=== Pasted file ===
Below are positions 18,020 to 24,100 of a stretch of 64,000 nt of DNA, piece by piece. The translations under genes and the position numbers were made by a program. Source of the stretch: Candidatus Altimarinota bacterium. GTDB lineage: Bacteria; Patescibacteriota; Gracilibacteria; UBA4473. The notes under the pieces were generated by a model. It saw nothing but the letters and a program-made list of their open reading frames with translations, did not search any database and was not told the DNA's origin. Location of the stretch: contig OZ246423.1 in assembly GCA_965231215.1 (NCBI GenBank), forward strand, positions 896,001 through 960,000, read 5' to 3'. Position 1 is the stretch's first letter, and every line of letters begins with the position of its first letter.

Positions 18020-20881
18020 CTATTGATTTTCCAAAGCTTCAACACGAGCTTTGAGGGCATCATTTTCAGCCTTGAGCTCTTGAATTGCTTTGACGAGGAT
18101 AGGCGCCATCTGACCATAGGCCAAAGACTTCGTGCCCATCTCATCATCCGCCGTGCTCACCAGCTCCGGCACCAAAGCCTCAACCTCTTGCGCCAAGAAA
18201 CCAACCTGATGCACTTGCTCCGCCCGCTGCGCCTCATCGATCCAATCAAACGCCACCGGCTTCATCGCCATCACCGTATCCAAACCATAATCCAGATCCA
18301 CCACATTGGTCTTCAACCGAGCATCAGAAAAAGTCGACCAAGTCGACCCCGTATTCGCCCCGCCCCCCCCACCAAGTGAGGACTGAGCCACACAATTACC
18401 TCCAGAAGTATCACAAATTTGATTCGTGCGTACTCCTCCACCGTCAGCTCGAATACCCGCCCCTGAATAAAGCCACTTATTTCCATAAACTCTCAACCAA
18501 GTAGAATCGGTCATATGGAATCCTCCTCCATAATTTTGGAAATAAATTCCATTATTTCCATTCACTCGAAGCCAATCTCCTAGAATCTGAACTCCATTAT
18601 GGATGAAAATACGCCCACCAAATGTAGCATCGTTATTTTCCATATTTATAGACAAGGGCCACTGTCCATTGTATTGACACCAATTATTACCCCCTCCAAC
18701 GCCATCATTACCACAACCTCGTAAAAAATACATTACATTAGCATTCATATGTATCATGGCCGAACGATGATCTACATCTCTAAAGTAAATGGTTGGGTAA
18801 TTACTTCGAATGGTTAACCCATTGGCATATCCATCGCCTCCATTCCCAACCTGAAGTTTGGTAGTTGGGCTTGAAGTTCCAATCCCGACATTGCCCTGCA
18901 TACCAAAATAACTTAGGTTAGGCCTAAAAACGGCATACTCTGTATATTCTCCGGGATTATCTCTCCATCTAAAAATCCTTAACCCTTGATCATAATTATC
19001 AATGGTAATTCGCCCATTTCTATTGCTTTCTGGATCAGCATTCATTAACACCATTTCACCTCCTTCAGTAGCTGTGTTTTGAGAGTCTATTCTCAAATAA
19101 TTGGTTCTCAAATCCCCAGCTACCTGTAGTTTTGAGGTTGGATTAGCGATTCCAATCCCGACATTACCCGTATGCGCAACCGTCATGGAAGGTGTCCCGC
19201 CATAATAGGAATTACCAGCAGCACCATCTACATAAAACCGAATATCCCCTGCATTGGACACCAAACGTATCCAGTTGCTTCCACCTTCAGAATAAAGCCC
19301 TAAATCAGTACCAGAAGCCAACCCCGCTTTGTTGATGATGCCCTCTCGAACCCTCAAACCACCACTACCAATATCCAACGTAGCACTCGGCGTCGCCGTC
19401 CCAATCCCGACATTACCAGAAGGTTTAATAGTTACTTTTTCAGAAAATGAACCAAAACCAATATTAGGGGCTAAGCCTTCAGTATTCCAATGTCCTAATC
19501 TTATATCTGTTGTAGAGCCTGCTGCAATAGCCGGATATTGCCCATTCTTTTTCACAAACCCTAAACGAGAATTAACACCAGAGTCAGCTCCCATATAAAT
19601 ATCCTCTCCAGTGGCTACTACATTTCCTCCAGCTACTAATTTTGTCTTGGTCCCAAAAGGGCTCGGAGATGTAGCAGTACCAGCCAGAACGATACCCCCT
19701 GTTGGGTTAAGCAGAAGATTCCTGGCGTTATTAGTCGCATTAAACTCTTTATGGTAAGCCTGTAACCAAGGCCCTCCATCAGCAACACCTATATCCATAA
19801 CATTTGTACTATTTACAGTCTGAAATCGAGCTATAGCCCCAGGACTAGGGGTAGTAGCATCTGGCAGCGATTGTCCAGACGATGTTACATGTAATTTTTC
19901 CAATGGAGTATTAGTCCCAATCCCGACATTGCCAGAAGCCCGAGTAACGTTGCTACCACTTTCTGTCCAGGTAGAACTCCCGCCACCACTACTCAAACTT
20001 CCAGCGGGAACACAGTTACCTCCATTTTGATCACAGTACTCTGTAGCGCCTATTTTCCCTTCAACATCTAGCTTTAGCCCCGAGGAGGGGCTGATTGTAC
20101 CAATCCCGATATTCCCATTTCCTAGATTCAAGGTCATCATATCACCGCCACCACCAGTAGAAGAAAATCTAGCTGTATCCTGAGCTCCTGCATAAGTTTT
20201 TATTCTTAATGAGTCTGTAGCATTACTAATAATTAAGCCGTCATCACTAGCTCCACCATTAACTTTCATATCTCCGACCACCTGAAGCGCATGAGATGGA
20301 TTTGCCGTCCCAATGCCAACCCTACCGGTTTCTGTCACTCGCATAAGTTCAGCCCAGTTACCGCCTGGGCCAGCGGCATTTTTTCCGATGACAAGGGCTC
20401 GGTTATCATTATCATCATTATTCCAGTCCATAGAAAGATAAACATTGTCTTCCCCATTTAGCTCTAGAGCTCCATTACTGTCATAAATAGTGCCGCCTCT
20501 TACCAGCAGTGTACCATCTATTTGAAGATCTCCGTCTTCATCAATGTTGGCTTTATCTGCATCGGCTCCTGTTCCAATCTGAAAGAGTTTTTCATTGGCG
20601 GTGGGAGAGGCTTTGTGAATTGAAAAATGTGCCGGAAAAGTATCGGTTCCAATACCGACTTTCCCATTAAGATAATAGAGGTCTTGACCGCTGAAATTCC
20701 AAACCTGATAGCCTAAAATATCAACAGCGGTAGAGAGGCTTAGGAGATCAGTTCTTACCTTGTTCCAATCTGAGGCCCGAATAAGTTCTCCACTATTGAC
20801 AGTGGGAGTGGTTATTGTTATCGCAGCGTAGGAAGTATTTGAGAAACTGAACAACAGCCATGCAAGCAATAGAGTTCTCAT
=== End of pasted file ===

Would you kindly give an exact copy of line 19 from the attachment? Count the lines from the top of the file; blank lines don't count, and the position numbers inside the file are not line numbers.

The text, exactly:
19601 ATCCTCTCCAGTGGCTACTACATTTCCTCCAGCTACTAATTTTGTCTTGGTCCCAAAAGGGCTCGGAGATGTAGCAGTACCAGCCAGAACGATACCCCCT